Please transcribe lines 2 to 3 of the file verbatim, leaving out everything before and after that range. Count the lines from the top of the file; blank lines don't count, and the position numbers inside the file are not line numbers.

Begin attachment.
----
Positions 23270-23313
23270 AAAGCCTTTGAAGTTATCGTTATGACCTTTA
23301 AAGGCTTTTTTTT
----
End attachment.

23270 AAAGCCTTTGAAGTTATCGTTATGACCTTTA
23301 AAGGCTTTTTTTT